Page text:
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How Education Can Defend Against Cyber Attacks

How Education Tackles Cybersecurity 

With technology becoming a cornerstone of how many schools operate, the risks of getting hacked multiplies, and defending against cyber attacks becomes an important part of any strategic plan. A new report from the IBM X-Force finds attackers are drawn to the education sector owing to the sensitive nature of some emerging research projects and personally identifiable information on students, faculty and organizations associated with universities and schools.

Despite all of these risks, the education sector comes in at ninth place among the most targeted industries, according to the 2019 IBM X-Force Threat Intelligence Index 2019. The most attractive industries for hackers include finance and insurance, transportation services, retail and manufacturing.

There are many risks in the school environment ranging from having poor security protocols in place to dealing with a large network of users who can bring malware into their networks through personal devices or e-mail. “Aside from nation-states, educational institutions may be targeted by financial criminals looking to take over bursary accounts and student identities. Another relevant threat [is] hacktivists looking to champion a cause by holding an institute for ransom or threatening to release stolen data,” the report finds.

By identifying the threats, the report argues that it can help institution craft better solutions. Emerging and relentless threats include:

  • Financially motivated cybercriminals and nation-state groups that target a wide range of industries.

  • Attackers who direct their efforts and use of cloud services and misconfigured cloud servers that expose customer and employee data.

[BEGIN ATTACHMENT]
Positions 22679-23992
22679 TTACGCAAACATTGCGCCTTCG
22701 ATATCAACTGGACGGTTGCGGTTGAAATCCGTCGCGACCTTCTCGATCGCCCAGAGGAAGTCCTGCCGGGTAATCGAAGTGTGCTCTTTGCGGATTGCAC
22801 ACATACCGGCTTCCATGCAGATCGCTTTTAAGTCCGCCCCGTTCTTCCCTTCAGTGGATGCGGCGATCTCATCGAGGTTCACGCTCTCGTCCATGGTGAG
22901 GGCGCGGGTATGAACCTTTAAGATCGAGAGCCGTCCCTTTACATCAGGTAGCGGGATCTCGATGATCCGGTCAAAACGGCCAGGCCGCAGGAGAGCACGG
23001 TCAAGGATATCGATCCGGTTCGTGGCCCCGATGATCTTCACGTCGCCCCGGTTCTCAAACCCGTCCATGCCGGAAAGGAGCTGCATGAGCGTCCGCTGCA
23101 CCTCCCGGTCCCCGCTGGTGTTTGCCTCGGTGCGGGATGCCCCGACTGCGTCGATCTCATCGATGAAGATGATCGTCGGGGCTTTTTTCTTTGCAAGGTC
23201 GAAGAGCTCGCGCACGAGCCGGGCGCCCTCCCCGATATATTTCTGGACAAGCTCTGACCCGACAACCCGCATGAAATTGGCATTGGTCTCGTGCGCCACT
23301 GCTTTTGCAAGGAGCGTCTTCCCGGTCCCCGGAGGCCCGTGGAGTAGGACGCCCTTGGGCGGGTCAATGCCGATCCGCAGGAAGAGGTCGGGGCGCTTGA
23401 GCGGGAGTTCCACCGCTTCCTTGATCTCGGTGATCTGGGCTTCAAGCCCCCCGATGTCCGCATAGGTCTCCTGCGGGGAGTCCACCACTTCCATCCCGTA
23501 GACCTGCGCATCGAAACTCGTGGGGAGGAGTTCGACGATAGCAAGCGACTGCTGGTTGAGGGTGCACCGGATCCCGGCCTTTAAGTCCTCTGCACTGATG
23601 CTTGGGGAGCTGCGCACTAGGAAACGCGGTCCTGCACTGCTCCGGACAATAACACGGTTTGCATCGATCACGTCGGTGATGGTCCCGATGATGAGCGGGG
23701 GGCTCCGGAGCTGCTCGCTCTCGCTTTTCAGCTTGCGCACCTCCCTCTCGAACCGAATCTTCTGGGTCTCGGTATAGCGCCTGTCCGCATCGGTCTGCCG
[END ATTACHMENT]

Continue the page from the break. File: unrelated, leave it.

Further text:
• The exploitation of an institution’s supply chain or third-party relationships that can allow hackers to gain access to their primary targets.

When it comes to remediating these attacks, IBM X-Force is suggesting that organizations should conduct mutual penetration testing along with automated scanning. Students and faculty should also be educated on phishing and malware efforts to help institutions mitigate these threats. Organizations should also be doing exercises to determine how to respond to simulated cyber attacks and continuously innovate and share ideas with other response teams to share successful practices.

The full report is available for download here.

About the Author

Sara Friedman is a reporter/producer for Campus Technology, THE Journal and STEAM Universe covering education policy and a wide range of other public-sector IT topics.

Friedman is a graduate of Ithaca College, where she studied journalism, politics and international communications.

Friedman can be contacted at [email protected] or follow her on Twitter @SaraEFriedman.

Click here for previous articles by Friedman.

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